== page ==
The STUC condemns the Home Office and calls for an end to detention within the Asylum System

April 21st 2015

The STUC General Council will move an emergency motion on Tuesday 21 April that condemns the Home Office’s recent decision to deny a request from the STUC, the Church of Scotland, the Catholic Church, the Muslim Council of Britain and the Scottish Refugee Council to visit the Dungavel removal centre. The request for the visit came after reports that protests were taking place inside the centre and that as many as 60 detainees could be refusing food. The purpose of the visit was to ascertain the true situation within the centre and to hear the voices of detainees who are often being held far from family and friends and for an indefinite period.

Whilst the visit was welcomed by the centre manager, the Home Office denied the request, citing their own assurances that nothing was happening within the walls as a reason to deny civic Scotland entry.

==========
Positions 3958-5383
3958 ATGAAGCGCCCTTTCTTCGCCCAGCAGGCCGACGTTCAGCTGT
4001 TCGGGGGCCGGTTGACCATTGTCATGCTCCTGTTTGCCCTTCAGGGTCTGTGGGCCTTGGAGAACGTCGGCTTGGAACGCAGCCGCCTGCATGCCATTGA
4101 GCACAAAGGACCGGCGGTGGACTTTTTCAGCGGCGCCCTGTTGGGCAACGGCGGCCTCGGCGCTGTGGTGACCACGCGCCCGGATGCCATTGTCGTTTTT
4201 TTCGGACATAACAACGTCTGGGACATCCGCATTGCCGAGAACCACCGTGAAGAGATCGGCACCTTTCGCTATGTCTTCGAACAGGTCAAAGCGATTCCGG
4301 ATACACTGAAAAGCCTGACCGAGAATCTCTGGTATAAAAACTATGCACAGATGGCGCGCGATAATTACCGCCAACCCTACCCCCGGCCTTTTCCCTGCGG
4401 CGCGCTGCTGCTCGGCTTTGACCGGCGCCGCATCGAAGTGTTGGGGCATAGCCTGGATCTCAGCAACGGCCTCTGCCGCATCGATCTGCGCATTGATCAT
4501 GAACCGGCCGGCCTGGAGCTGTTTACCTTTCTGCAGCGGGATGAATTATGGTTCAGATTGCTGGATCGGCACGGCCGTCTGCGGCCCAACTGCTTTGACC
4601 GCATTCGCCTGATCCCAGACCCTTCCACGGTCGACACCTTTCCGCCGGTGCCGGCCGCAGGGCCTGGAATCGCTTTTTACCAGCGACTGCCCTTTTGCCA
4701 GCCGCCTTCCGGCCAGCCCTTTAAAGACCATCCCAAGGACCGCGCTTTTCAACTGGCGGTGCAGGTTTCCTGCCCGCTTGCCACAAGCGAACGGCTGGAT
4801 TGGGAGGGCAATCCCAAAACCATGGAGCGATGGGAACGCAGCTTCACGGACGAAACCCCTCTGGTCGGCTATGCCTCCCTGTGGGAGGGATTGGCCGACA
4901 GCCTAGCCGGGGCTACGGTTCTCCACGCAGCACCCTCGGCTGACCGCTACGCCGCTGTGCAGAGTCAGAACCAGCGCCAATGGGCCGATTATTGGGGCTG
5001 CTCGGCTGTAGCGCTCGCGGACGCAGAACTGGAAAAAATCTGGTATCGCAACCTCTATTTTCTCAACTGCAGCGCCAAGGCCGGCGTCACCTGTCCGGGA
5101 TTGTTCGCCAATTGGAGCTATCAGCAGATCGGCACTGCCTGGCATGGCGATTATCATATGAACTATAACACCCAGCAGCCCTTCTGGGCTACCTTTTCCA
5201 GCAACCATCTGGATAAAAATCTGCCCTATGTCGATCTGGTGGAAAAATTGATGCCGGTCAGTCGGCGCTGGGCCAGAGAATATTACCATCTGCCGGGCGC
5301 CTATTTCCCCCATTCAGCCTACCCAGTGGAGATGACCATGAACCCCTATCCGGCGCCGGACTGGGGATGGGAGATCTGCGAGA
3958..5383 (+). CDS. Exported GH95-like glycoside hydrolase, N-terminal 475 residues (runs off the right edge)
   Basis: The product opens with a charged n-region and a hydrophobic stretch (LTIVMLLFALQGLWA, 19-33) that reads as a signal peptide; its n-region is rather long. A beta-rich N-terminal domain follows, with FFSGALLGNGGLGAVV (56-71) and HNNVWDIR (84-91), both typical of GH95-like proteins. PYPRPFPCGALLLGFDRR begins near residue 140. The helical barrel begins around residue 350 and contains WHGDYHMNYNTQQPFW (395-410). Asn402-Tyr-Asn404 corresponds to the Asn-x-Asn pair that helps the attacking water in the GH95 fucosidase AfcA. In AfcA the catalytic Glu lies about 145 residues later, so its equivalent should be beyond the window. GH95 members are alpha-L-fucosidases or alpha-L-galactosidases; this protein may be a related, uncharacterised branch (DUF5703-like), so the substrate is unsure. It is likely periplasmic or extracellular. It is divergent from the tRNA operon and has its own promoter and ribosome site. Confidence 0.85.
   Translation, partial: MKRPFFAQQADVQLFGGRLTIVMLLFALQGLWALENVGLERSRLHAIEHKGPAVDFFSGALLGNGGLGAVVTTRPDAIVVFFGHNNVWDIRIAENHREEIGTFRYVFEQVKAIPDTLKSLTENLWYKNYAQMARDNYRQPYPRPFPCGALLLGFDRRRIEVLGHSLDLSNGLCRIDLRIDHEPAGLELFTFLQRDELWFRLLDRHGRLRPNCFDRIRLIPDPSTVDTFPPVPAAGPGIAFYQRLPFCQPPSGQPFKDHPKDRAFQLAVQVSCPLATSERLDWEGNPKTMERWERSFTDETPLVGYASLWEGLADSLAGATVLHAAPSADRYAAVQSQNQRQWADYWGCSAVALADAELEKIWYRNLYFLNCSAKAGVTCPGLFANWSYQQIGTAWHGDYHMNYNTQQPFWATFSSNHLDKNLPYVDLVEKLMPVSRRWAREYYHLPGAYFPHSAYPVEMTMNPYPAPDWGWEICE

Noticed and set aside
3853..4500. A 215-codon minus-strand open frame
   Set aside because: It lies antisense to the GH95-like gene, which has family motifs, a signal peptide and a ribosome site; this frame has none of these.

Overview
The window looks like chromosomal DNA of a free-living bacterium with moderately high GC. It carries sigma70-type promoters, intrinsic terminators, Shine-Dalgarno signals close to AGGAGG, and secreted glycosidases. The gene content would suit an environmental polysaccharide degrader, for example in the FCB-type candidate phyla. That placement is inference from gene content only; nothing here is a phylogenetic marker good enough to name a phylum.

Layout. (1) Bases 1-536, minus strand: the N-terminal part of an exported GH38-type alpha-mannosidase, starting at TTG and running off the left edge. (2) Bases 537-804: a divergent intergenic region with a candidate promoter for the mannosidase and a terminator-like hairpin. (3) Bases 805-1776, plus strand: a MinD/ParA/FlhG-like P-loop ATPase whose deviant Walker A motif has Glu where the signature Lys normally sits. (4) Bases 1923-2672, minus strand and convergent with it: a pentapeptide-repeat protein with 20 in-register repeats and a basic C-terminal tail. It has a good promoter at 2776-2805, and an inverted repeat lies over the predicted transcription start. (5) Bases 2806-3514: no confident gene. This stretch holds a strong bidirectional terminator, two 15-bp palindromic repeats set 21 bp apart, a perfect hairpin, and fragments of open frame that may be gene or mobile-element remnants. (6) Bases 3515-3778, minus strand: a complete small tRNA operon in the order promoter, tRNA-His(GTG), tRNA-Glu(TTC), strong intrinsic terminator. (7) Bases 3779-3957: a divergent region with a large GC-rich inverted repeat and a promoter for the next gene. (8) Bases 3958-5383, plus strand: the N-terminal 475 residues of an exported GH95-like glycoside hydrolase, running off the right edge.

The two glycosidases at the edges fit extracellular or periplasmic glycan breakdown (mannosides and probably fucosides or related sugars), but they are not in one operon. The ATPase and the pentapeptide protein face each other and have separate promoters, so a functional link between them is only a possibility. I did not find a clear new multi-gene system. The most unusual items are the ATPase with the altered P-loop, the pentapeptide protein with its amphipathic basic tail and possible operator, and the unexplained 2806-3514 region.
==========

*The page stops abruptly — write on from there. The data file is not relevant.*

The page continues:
Speaking in support of the motion, the STUC General Council will say: “Detention is a blight on our asylum system. The people being held indefinitely in Dungavel have committed no crime. They have caused no harm in our country and seek nothing but the opportunity to live in safety and with dignity. “How can we stand back and allow our Government to treat vulnerable people in this way. They say it is OK because there is an inspection regime around it, but that inspection regime does not ask what effect indefinite detention has on the person who is detained. It does not really see a person at all, only a set of criteria, decided by the Home Office, that needs to be ticked off. “ The General Council’s motion will call for a mass demonstration outside the centre to show the trade union movement’s continuing concern for the people who are held there and its continuing objection to detention. The motion also calls on the Equality and Human Rights Commission and the Scottish Human Rights Commission to work together to inspect Dungavel from a human rights perspective in order to determine the human cost of detention.

Ends

For further information Helen Martin 07583 030741

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